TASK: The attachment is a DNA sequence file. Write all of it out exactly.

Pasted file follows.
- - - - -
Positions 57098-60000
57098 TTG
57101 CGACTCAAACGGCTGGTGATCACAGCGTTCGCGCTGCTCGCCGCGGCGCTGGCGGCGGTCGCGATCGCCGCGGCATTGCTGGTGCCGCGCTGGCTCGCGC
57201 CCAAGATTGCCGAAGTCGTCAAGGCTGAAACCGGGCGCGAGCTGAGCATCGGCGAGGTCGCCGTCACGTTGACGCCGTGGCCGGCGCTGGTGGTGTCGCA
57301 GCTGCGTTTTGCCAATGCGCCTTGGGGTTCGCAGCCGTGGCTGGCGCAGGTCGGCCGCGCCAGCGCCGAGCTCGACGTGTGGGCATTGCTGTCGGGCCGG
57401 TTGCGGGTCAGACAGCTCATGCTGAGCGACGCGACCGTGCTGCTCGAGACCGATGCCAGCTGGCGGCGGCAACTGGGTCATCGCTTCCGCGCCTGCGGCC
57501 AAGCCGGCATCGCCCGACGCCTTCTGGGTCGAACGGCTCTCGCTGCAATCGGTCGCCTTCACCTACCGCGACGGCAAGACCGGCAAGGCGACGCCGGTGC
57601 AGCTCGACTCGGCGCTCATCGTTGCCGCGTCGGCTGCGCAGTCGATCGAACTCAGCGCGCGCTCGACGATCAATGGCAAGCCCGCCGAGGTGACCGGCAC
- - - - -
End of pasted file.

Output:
Positions 57098-60000
57098 TTG
57101 CGACTCAAACGGCTGGTGATCACAGCGTTCGCGCTGCTCGCCGCGGCGCTGGCGGCGGTCGCGATCGCCGCGGCATTGCTGGTGCCGCGCTGGCTCGCGC
57201 CCAAGATTGCCGAAGTCGTCAAGGCTGAAACCGGGCGCGAGCTGAGCATCGGCGAGGTCGCCGTCACGTTGACGCCGTGGCCGGCGCTGGTGGTGTCGCA
57301 GCTGCGTTTTGCCAATGCGCCTTGGGGTTCGCAGCCGTGGCTGGCGCAGGTCGGCCGCGCCAGCGCCGAGCTCGACGTGTGGGCATTGCTGTCGGGCCGG
57401 TTGCGGGTCAGACAGCTCATGCTGAGCGACGCGACCGTGCTGCTCGAGACCGATGCCAGCTGGCGGCGGCAACTGGGTCATCGCTTCCGCGCCTGCGGCC
57501 AAGCCGGCATCGCCCGACGCCTTCTGGGTCGAACGGCTCTCGCTGCAATCGGTCGCCTTCACCTACCGCGACGGCAAGACCGGCAAGGCGACGCCGGTGC
57601 AGCTCGACTCGGCGCTCATCGTTGCCGCGTCGGCTGCGCAGTCGATCGAACTCAGCGCGCGCTCGACGATCAATGGCAAGCCCGCCGAGGTGACCGGCAC